4 g of ammonium cerium(IV) nitrate and 7.5 g of nitric acid (content: 65%) are dissolved in 500 ml of water.

b) Monomer Solution:

3.8 g of 2,3-epoxypropyl methacrylate are dissolved in 100 ml of 1,4-dioxane.

Stage 1: Grafting Polymerization

250 ml of sedimented Fractogel® TSK HW65 (S) are suspended in 125 ml of water. The starter solution is added, while stirring, and the mixture is stirred for one minute. The monomer solution is then added, while stirring. After stirring for 3 hours, the gel is filtered off with suction over a glass filter suction filter and treated with in each case 250 ml of the following washing solutions: 2×water, 1×0.05 M sodium phosphate buffer (pH 7), 1×water, 1×0.05 M EDTA solution, 2×water, 2×acetone and 2×diethylether. The product is dried at 35° C. in a vacuum drying cabinet. Elemental analysis gave: C: 53.7%; H: 7.6%; N: 0.4%.

Stage 2: Introduction of the Thiol Groups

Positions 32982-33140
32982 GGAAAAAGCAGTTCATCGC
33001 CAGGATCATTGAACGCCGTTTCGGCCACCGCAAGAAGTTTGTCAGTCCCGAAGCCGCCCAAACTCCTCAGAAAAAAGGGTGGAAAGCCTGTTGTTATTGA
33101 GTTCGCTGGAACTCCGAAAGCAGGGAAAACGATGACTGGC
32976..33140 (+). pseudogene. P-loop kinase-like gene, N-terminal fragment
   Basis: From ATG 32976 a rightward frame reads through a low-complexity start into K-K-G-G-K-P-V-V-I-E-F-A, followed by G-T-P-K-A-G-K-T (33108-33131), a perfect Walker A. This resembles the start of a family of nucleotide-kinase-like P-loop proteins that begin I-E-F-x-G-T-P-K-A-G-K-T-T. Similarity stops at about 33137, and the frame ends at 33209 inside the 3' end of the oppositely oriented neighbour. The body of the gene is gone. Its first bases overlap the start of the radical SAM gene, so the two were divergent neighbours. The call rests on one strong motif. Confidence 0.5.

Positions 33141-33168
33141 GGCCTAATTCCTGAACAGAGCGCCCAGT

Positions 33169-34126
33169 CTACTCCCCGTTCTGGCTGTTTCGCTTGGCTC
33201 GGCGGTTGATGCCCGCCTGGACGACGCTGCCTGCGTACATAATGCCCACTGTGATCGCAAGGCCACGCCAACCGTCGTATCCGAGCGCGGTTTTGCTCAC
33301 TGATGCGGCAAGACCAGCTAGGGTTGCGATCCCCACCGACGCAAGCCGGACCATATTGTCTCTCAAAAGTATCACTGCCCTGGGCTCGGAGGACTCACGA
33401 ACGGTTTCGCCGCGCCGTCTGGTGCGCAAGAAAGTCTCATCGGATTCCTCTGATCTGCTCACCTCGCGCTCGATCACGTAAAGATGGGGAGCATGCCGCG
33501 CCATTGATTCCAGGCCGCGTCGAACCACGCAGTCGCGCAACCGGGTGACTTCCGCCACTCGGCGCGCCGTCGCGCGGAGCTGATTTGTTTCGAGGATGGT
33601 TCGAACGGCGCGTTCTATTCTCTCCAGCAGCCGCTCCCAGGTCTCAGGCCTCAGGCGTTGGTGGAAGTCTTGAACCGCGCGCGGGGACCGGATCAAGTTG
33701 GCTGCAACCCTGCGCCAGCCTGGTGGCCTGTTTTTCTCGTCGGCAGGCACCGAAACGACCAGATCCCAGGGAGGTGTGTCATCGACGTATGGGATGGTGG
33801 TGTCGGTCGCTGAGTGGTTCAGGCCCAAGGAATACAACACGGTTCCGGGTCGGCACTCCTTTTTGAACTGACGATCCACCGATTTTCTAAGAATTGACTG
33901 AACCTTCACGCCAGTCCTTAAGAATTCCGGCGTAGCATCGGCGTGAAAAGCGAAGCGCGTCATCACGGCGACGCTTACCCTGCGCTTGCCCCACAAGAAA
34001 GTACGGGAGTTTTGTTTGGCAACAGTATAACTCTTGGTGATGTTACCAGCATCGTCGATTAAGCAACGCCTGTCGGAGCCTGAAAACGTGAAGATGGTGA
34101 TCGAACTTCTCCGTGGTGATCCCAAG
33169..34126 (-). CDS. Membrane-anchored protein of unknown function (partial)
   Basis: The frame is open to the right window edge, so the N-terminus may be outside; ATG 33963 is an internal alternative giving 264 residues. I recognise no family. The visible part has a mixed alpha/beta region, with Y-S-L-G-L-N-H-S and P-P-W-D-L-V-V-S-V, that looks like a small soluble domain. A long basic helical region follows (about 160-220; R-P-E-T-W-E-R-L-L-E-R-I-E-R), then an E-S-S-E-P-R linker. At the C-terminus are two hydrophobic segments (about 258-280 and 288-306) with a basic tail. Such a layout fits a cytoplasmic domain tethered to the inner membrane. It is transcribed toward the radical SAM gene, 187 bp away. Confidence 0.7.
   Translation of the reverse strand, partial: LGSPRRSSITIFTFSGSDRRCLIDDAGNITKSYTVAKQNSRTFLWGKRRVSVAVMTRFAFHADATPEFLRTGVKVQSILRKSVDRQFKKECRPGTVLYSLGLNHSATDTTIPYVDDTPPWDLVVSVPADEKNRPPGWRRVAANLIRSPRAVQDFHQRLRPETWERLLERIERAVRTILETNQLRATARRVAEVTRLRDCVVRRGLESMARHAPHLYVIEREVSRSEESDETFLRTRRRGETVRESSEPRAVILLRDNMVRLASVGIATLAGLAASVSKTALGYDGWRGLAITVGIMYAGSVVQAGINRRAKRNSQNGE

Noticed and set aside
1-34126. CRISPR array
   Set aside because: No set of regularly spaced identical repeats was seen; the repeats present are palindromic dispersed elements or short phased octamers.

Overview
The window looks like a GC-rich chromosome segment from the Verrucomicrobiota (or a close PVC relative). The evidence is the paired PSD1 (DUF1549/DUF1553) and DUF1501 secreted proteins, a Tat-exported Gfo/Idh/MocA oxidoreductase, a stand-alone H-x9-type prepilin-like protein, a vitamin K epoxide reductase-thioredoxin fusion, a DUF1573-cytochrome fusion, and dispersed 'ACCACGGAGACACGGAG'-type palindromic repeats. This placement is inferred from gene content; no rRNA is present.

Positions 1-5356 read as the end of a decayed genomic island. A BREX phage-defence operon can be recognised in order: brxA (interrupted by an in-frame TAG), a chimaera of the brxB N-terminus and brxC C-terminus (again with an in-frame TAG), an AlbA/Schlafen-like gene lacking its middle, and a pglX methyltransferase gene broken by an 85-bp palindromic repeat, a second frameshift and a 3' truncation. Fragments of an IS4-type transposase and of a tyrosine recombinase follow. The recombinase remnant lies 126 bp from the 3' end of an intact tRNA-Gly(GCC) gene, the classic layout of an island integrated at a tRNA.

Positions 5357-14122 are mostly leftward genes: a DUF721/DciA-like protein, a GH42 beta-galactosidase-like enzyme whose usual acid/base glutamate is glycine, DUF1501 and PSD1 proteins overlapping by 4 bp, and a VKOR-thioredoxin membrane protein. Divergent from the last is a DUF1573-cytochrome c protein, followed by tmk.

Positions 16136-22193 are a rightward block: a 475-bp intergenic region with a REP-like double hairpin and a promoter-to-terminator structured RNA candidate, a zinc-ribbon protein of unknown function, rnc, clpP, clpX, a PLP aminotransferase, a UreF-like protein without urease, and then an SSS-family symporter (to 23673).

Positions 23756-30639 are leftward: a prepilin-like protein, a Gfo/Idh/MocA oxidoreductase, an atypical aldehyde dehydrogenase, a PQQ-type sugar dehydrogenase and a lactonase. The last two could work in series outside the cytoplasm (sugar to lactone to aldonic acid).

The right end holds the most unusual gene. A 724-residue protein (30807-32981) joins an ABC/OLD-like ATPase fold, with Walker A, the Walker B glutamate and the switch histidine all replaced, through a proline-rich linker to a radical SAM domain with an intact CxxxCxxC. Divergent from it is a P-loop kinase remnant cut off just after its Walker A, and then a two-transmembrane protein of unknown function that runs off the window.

The product from Stage 1 is suspended in 1000 ml of 0.5 M sodium carbonate buffer pH 11, 200 g of NaHS (monohydrate, Art. No. 17.150 78 (Jansen Chimica, DE) are added, while stirring, and the mixture is stirred for one hour. The product is then filtered off with suction, washed 3× with 200 ml of water and resuspended in 500 ml of 0.5 M sulfuric acid. The suspension is heated to 60° C., while stirring, and stirred for two hours. The product is filtered off with suction and washed 5× with in each case 200 ml of water and 3× with in each case 200 ml of acetone and then dried (60° C.; 16 hours).

Stage 3: Addition of the Thiol Groups to vinyldimethylazlactone

7 g of vinyldimethylazlactone are dissolved in 35 ml of dimethylformamide, and 3.5 g of thiol-derivatized Fractogel® from Stage 2 are suspended in the solution. 600 μl of 1,8-diazabicyclo(5.4.0)undec-7-ene (Art. No. 803282; E. Merck/DE) are added and the mixture is stirred at room temperature for 24 hours. The gel is filtered off with suction, washed 3× with in each case 50 ml of dioxane and extracted with 300 ml of ethyl acetate in a Soxhlett [sic] apparatus for 16 hours. The gel is filtered off with suction again, washed 3× with in each case 50 ml of dioxane and 3× with in each case 50 ml of acetone and dried at 60° C. for 16 hours.